Teeth Grinding

Teeth Grinding

What is Teeth Grinding?

Most people grind their teeth at some point. This can be caused by anything from stress to genetics. It can lead to hypertrophy of the muscles used to clench the jaw, giving us the characteristic “hamster cheeks”. While a squarer jawline is quite attractive on males, a slimmer defined jaw tends to look more demure and feminine in women.

FAQ

Teeth grinding and sleep bruxism.  What is it?

Many people grind and clench their teeth during sleep. Occasional teeth grinding, medically called bruxism, does not usually cause harm, but when teeth grinding occurs every night, the teeth can be damaged and other complications can arise, such as jaw muscle discomfort or TMJ pain.

What are the symptoms of teeth grinding?

Most of the time, bruxism is not severe enough to cause major problems. When symptoms do occur they include:

  • Facial pain
  • Headaches—tension headaches from day grinding and morning headaches fornight time bruxism
  • Earaches
  • Damage to teeth: chips fractures, worn enamel, flattened tops, loose teeth
  • Teeth that are very sensitive to cold, heat, or pressure
  • Chewed places on the tongue or cheek
  • Noise from the grinding or clenching that wakes your sleeping partner
  • Temporomandibular joint (TMJ) disorders

Why do people grind their teeth?

Although the exact causes of bruxism are not really known, several factors may be involved. Stress, an abnormal bite, and crooked or missing teeth appear to contribute. There is also some evidence that sleep disorders such as sleep apnoea can cause teeth grinding.

Can certain medications worsen symptoms?

Research has shown that certain medications are known to cause teeth grinding—in particular, some that are used to treat psychiatric conditions.

It’s thought that these drugs cause changes in the central nervous system that lead to teeth grinding and jaw clenching. Examples of such medications include antipsychotics antidepressants, particularly SSRIs like fluoxetine, sertraline and paroxetine

Can teeth grinding be prevented?

Teeth grinding can be prevented with the use of a mouth guard. Stress reduction and other lifestyle modifications, including the avoidance of alcohol and caffeine, may also be helpful.  Treating the masseter muscle with botulinum toxin will also relax the muscle and stop the muscle from fully working and cease the clenching.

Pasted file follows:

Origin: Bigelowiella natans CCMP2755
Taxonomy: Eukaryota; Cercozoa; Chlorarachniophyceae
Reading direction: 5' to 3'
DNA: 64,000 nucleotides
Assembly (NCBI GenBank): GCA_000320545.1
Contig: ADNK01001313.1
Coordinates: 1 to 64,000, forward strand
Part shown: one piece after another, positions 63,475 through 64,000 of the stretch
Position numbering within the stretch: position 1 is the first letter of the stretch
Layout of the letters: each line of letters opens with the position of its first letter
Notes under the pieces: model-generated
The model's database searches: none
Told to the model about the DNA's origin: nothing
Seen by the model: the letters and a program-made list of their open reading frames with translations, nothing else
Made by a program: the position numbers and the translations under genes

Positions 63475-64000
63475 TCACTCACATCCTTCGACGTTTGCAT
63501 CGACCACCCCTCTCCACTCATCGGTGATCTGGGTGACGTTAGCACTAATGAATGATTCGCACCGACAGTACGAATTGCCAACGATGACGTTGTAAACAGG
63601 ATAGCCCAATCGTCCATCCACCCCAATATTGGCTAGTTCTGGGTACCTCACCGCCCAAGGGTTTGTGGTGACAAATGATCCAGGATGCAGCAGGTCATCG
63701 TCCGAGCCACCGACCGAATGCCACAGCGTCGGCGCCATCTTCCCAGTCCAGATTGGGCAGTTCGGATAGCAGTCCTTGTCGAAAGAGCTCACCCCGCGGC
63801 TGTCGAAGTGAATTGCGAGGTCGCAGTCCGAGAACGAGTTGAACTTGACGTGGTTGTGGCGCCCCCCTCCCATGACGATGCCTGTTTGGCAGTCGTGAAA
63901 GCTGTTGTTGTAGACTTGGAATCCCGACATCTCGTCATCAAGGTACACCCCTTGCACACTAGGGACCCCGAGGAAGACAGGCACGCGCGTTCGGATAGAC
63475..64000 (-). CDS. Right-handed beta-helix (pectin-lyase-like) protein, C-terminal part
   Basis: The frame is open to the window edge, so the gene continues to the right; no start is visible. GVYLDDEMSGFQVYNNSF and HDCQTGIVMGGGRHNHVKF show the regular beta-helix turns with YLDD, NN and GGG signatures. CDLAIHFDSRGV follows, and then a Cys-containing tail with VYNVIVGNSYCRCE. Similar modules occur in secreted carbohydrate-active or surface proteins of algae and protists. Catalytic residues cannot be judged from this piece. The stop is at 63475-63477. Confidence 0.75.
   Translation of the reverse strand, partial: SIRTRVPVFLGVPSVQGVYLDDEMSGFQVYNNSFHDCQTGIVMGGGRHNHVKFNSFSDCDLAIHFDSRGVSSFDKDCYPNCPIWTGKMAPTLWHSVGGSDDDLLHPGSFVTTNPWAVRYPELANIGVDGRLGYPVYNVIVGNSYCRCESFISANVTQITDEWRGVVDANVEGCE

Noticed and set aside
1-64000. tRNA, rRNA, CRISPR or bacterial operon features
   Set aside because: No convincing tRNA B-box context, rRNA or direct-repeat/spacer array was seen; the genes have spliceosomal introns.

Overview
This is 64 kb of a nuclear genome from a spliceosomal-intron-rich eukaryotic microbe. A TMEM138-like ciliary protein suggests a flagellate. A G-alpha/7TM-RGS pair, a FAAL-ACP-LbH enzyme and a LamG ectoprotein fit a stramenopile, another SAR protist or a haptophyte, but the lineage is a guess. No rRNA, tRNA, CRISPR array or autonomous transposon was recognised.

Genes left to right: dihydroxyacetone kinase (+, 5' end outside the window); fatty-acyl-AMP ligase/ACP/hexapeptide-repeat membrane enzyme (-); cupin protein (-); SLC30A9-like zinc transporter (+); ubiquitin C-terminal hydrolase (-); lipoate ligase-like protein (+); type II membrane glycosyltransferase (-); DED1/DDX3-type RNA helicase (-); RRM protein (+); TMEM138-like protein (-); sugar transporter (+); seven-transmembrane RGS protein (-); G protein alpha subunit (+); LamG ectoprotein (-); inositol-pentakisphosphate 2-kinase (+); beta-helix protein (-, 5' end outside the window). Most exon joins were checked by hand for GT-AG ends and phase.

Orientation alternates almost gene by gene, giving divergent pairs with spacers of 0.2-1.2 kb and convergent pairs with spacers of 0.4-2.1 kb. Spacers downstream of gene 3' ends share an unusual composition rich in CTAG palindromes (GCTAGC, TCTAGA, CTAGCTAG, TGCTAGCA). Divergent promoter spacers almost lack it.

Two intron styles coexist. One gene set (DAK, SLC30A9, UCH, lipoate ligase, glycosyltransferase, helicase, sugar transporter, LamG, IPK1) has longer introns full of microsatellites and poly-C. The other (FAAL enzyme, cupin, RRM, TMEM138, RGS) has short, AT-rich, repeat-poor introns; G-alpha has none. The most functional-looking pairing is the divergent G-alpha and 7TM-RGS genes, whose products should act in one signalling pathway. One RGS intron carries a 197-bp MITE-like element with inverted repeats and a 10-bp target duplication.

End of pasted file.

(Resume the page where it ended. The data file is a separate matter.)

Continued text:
How long will the effects of treatment last?

Normally we advise having your masseters treated 3-4 Times a year depending on the severity. We do advise seeking a dental opinion prior to your treatment to ensure that dental malocclusion is not the root cause of your symptoms.

What are the effects?

With advanced techniques and specialised use of Botulinum Toxin, the strength and size of these muscles can be reduced giving a softer angle at the jaw, a less square jaw and a more youthful contoured face as well as relief from teeth grinding. The exact cause of teeth grinding is not totally understood and there are numerous different theories. However, there is a link to breathing airway issues, such as sleep apnea, jaw posture positions, tooth position, dental work that has changed jaw position or tooth positions, abnormal bite, trauma, repetitive strain, lifestyle activities, as well as emotional and developmental issues.

River Aesthetics recommend a treatment using a combination of muscle relaxing injections and jawline slimming.

Expert Comment

Dr Victoria Manning

Teeth Grinding Treatment

“We can help you with your teeth grinding by a small injection of Botox into your master muscles. Our patients are amazed by how much better they feel after this treatment, being pain free for the first time in a long time.”

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